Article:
8. The light-sensitive composition of claim 1, wherein said condensate is obtained by reacting said phenolic resol with said o-quinone diazido sulfonylhalide in the ratio of 1:0.1 to 0.2:1 by weight.
Description

This application is a divisional of application Ser. No. 842,217, filed Mar. 21, 1986, now U.S. Pat. No. 4,732,840.

FIELD OF THE INVENTION

This invention relates generally to a light-sensitive composition and a light-sensitive material, and particularly to a light-sensitive composition for use in making presensitized plate from which planographic printing plates can be made, various light-sensitive films or resists for integrated circuits and a light-sensitive material comprising the same.

This invention relates further to a method for making a planographic printing plate by image-wise exposing and then developing the light-sensitive material, followed by heat treatment.

DESCRIPTION OF THE PRIOR ART

Light-sensitive compositions comprising o-napththoquinone diazide compound and phenolic novolak are very useful as light-sensitive compositions for a planographic printing plate or photoresist and have been widely used.

However, phenolic novolak which is a main component of such light-sensitive compositions is poor in adhesion properties to a support, gives a brittle coating, is inferior in coating property and abrasion resistance, and is poor in printing durability when it is used in a printing plate, and therefore it cannot universally be applied.

For solving such problems, various high molecular compounds have been proposed as binders. For example, when a polyhydroxystyrene or hydroxystyrene copolymer as disclosed in Japanese Patent Publication No. Sho 52-41050 is used as a binder, film-forming properties are in fact improved but abrasion resistance still remains poor. Japanese Patent Application (opened to public inspection, hereinafter referred to as OPI) No. Sho 51-34711 discloses the use of a high molecular compound having a structural unit of acrylic acid derivative in its molecular structure, as a binder. However, light sensitive compositions comprising the high molecular compound are disadvantageous in that they show narrow range in appropriate developing condition, i.e., they have small latitude in development.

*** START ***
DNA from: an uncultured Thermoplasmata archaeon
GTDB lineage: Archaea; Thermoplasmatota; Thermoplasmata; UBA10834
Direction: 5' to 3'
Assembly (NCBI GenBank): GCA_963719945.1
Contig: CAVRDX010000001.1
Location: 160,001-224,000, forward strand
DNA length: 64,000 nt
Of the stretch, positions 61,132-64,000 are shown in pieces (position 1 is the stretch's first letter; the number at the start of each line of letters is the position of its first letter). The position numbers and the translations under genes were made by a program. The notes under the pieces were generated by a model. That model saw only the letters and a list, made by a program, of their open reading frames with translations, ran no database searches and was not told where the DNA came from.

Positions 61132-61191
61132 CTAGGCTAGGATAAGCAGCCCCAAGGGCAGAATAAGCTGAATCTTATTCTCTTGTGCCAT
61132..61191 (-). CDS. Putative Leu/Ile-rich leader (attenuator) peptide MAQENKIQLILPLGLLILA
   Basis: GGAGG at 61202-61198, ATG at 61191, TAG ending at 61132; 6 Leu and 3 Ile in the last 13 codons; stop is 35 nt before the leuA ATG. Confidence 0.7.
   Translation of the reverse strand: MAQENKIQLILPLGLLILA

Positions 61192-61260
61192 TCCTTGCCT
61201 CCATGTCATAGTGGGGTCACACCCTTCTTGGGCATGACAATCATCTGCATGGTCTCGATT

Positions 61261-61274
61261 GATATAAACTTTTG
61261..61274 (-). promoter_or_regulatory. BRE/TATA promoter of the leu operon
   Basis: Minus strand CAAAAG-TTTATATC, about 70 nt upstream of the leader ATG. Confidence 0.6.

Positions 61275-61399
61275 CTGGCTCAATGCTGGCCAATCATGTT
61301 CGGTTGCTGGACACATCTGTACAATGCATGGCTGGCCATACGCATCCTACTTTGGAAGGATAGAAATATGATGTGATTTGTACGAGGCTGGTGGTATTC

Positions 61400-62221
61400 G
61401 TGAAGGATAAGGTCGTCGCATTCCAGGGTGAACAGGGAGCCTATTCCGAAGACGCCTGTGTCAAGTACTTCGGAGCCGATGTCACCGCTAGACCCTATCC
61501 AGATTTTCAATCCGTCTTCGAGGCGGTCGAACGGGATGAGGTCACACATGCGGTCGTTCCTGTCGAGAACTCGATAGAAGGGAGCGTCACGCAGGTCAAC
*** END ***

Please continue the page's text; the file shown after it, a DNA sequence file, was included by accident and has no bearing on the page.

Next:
Methods for heat-hardening image areas of the light-sensitive material after image-wise exposure and development thereof (so-called burning-in process) to thereby increase printing durability thereof are described in, for example, British Pat. Nos. 1,151,199 and 1,154,749. This heat treatment is conducted at a temperature of above 180 C., typically 220 C. to 260 C., for 5 minutes to 60 minutes. However, if such high temperature treatment is applied to a light-sensitive material comprising a support having coated thereon a light-sensitive compound and a phenolic novolak or resol as a binder, the composition in image areas undergoes pyrolysis. As a result, non-image areas are contaminated, which leads to contamination on the printed matter.

Contamination in non-image areas is more remarkable when a light-sensitive material comprising phenolic novolak requiring heat treatment at a relatively high temperature for hardening is used. For removing the contamination in non-image areas, there has been proposed the use of a certain active solution which is liable to spoil image areas. For avoiding this, as described in Canadian Pat. Nos. 1,061,160 and 1,084,758, there also has been proposed a method wherein, prior to heat treatment, a layer of water soluble organic compound or water soluble inorganic salt is coated in order to avoid contamination in non-image areas or to make it easy to remove pyrolysis products adhered thereto by water washing. However, when it is treated at a higher temperature, an aluminum support conventionally used is liable to be deformed so that it can no longer be used.